I spent the last ten days documenting some of Piccirilli’s works in New York City and Harrisburg, Pennsylvania. With temperatures ranging within reasonable, the weather played in our favor as I moved the tripod and camera around to capture Attilio Piccirilli’s pediment at The Frick Collection by the Pulitzer Fountain in Manhattan's Grand Army Plaza where Orazio Piccirilli worked on the ornamental decorations, at the Fireman’s Memorial in Riverside, the US Maine Memoria, and Waldo Hutchins Bench in Central Park. I was also able to film the often-forgotten monument to the 7th Regiment Memorial by John Quincy Adams War, which seats on a pedestal built by Casoni & Isola in Central Park West. Casoni & Isola are a recent discovery for me, and they have now been incorporated to The Italian Factor as part of the ongoing relationship between Italian artists and public art in America during the 1800s.
I am also pleased to announce that The Morris and Alma Schapiro Fund, an independent non-profit foundation based in New York City, has approved a grant to extend my research to the works of the Piccirilli Studio beyond New York and Washington DC, particularly the two monumental sculptural groups at the State Capitol in Harrisburg were I briefly stop to admire the work on my way back to Virginia Yesterday. The groups, designed by George Grey Barnard in Paris, are “Love and Labor: The Unbroken Law” and “The Burden of Life: The Broken Law”.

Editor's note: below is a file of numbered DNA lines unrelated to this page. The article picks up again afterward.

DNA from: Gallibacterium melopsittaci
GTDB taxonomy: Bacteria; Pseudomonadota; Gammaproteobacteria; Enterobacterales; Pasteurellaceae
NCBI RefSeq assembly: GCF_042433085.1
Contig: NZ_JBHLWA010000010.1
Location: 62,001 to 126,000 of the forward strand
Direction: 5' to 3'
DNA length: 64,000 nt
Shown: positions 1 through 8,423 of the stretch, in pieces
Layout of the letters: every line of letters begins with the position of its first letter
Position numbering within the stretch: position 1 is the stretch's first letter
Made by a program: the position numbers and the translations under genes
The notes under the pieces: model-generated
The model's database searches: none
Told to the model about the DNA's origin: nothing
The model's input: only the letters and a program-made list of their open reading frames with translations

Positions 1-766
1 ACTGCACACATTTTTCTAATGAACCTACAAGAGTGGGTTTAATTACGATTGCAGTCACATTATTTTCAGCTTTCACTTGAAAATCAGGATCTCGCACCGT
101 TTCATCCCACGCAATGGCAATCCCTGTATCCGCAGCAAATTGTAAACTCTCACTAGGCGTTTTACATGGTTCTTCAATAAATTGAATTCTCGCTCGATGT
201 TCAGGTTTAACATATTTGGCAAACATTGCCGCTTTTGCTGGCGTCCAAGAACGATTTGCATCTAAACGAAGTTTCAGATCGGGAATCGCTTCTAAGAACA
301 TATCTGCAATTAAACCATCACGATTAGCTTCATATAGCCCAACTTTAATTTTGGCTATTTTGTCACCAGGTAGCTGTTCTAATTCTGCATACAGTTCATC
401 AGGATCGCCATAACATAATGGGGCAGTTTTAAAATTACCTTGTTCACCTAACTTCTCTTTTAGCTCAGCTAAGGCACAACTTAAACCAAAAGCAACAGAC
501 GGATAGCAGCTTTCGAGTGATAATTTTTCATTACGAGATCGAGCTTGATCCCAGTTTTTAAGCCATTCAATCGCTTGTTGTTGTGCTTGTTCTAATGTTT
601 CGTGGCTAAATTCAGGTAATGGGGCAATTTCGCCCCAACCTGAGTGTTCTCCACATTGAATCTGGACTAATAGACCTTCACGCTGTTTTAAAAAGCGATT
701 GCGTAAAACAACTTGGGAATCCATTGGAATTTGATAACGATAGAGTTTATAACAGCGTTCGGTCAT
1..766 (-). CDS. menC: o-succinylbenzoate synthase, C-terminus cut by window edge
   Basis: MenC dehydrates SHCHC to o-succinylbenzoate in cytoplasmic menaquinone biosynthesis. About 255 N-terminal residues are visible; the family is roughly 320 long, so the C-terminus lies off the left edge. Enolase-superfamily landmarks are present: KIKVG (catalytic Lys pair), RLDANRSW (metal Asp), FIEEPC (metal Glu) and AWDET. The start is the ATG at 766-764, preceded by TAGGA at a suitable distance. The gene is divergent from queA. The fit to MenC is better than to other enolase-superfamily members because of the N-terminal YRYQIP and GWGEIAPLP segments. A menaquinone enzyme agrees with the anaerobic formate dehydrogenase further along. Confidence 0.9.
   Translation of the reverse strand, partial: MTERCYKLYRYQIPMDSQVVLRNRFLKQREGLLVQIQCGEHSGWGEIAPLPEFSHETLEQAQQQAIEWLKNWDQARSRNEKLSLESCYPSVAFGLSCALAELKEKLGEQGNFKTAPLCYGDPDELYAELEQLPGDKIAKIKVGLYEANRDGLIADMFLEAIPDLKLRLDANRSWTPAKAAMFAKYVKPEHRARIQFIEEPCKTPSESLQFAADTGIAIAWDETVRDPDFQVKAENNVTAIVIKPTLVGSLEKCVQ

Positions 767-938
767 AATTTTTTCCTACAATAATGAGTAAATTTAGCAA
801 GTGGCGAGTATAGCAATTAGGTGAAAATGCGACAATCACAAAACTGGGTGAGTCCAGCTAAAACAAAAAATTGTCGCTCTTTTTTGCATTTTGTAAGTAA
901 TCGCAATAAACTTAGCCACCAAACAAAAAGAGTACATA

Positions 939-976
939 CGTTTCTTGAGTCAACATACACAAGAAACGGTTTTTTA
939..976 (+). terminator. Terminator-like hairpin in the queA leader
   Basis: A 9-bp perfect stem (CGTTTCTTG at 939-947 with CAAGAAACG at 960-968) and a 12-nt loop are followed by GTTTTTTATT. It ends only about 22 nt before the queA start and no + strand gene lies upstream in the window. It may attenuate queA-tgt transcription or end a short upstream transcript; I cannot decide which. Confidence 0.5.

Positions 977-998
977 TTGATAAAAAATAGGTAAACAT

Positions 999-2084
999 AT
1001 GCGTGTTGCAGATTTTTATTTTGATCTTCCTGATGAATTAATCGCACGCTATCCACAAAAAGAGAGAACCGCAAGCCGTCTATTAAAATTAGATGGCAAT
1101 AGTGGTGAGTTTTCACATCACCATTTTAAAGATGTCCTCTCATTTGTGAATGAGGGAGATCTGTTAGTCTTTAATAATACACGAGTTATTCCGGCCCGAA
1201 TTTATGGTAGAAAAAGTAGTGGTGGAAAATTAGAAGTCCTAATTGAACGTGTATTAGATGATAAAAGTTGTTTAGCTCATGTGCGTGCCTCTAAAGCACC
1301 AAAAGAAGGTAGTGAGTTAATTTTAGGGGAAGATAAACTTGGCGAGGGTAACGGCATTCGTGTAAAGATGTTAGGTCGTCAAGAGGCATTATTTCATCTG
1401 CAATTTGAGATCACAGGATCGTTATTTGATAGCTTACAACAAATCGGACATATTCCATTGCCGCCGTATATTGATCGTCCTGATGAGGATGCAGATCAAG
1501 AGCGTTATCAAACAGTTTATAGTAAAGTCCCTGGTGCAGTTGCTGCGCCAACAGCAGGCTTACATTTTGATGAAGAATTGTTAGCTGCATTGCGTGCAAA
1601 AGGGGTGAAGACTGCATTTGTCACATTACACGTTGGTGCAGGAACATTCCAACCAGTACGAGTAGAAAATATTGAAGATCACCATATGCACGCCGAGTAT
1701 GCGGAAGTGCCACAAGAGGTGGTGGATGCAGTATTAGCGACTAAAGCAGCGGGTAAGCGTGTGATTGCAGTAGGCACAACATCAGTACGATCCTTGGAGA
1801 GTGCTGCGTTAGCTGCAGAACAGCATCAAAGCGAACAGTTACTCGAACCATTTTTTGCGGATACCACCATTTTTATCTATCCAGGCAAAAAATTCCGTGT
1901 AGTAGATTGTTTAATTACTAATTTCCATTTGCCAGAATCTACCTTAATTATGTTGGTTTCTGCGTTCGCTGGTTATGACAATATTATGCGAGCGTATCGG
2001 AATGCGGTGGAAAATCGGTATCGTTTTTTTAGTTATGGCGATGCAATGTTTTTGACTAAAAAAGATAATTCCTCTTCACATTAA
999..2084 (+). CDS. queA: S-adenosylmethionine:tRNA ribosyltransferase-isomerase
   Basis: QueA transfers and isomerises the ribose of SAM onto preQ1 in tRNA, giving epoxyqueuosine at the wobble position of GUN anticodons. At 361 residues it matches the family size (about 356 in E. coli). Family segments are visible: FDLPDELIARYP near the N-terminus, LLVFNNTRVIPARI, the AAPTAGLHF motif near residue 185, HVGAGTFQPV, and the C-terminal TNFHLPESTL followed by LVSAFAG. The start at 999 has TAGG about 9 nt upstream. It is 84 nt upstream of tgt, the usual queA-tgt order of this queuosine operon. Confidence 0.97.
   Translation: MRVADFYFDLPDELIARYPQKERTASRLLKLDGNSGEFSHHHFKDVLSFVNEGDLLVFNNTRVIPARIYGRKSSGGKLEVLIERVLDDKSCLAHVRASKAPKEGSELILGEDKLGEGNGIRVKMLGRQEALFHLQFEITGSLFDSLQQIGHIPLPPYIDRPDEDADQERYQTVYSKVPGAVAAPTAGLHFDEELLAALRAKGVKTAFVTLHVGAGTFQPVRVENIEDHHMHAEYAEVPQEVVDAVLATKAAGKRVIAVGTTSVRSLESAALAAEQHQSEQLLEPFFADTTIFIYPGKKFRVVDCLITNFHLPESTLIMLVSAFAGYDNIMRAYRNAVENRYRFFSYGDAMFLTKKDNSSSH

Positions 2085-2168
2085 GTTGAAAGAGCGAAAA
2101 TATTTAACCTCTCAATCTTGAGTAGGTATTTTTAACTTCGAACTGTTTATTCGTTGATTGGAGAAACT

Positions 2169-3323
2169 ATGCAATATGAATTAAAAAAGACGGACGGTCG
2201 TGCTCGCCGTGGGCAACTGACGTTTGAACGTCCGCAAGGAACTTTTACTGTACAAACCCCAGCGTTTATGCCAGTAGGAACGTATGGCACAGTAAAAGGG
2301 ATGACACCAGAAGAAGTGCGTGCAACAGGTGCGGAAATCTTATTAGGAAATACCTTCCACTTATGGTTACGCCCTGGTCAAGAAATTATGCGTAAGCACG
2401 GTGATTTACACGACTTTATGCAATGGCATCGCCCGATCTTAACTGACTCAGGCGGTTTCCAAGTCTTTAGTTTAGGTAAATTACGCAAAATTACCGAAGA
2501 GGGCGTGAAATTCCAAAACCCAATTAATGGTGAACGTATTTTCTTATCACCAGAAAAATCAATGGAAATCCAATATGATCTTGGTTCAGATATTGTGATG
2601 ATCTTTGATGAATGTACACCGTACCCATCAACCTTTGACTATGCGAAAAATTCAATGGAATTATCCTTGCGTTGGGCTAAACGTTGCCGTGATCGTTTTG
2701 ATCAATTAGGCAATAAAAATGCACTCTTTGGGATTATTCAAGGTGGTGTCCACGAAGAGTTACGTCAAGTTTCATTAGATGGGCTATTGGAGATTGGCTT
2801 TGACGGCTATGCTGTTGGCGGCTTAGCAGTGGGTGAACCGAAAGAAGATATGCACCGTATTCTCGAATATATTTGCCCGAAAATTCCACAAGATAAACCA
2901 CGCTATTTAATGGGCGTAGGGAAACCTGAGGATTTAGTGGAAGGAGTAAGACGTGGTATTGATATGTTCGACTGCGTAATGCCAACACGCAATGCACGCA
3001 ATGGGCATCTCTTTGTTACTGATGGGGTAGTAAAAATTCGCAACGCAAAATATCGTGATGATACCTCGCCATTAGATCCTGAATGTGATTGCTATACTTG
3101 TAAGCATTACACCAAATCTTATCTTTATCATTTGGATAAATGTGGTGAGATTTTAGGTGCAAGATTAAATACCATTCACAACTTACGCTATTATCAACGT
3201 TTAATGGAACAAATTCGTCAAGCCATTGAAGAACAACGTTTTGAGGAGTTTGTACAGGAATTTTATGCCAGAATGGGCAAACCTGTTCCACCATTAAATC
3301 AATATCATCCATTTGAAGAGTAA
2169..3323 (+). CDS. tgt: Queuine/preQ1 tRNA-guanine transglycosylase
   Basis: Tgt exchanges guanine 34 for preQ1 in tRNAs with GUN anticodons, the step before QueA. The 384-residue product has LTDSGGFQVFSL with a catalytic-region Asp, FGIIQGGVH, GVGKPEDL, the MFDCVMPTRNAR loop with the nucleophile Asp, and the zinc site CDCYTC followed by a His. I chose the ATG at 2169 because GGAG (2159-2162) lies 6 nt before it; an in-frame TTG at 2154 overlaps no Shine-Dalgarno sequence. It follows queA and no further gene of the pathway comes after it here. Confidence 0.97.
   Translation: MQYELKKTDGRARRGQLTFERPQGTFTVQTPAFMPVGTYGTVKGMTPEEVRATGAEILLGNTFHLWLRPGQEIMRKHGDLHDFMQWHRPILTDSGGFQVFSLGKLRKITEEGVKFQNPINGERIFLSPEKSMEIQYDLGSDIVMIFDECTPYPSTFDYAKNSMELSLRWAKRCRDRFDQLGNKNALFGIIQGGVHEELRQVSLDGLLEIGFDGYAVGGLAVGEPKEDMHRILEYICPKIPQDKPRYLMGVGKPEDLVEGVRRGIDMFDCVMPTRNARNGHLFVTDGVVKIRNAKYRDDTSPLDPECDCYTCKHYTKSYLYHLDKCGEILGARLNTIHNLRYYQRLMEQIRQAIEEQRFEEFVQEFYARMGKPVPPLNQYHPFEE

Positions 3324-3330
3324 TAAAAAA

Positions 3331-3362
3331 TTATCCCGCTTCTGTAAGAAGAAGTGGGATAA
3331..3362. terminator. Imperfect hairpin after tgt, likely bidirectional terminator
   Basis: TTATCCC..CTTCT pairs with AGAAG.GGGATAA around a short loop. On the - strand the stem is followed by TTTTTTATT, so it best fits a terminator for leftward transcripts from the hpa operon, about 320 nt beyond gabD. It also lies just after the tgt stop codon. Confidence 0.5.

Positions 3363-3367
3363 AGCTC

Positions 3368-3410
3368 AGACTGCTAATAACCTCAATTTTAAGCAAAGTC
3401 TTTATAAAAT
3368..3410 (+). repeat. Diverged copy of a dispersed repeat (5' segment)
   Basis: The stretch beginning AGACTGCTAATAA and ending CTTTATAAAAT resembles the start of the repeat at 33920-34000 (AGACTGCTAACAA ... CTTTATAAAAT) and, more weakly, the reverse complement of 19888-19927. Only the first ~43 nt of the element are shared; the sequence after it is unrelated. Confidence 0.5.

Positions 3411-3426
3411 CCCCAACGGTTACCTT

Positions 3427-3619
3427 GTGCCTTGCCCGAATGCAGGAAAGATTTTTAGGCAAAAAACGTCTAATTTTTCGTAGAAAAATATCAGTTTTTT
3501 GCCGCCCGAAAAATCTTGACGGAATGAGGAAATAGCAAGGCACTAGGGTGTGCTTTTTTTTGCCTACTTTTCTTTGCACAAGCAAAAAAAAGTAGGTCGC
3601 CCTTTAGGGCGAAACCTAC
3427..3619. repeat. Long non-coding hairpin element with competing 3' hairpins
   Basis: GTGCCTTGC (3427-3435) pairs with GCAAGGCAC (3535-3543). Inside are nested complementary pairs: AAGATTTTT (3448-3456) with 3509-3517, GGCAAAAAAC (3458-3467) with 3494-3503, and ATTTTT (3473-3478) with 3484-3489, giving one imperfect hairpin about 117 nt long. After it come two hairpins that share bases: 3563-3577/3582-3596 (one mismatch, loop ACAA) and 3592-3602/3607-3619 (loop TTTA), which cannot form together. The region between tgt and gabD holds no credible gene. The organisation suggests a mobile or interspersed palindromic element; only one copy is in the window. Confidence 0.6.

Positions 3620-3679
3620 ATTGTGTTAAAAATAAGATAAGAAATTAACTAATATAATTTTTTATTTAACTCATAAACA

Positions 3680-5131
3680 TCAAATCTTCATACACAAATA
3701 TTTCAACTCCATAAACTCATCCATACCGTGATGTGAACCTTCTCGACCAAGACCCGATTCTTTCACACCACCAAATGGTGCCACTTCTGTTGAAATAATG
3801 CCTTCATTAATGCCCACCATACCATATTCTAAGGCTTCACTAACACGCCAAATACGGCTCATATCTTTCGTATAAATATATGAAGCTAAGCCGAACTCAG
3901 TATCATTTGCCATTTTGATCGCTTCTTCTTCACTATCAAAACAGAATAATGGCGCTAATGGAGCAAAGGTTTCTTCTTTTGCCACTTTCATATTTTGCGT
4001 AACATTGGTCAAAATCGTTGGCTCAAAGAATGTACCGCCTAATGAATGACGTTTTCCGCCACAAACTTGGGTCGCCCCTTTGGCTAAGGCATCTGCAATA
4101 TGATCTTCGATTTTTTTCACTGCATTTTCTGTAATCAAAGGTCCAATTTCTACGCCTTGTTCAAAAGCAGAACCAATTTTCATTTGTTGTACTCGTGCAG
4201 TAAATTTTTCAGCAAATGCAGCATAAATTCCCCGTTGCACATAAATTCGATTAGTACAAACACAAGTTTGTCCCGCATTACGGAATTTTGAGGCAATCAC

The Italian Factor | On The Road
These are monumental works of art, beautifully conceived and masterly executed. However, while standing up close, one can’t help but wonder about the absurdity of the plaster covering the genitalia of the nude figures. Further reading last night showed that such patchwork was an imposition after the facts and that Getulio, the youngest of the Piccirilli brothers, had the frustrating experience of having to please the Neanderthals who had previously attempted to dress the male figures in short pants.
While in New York, I was gifted with an extraordinary surprise: The temporary custody of more than 150 photos from Attilio Piccirilli’s collection. This long-lost treasure has been under wraps since the Piccirilli Studio in the Bronx was dismantled in late 1940. Further updates on this blog will include some pearls that make up the treasure as we move along, cataloging and scanning one image at a time.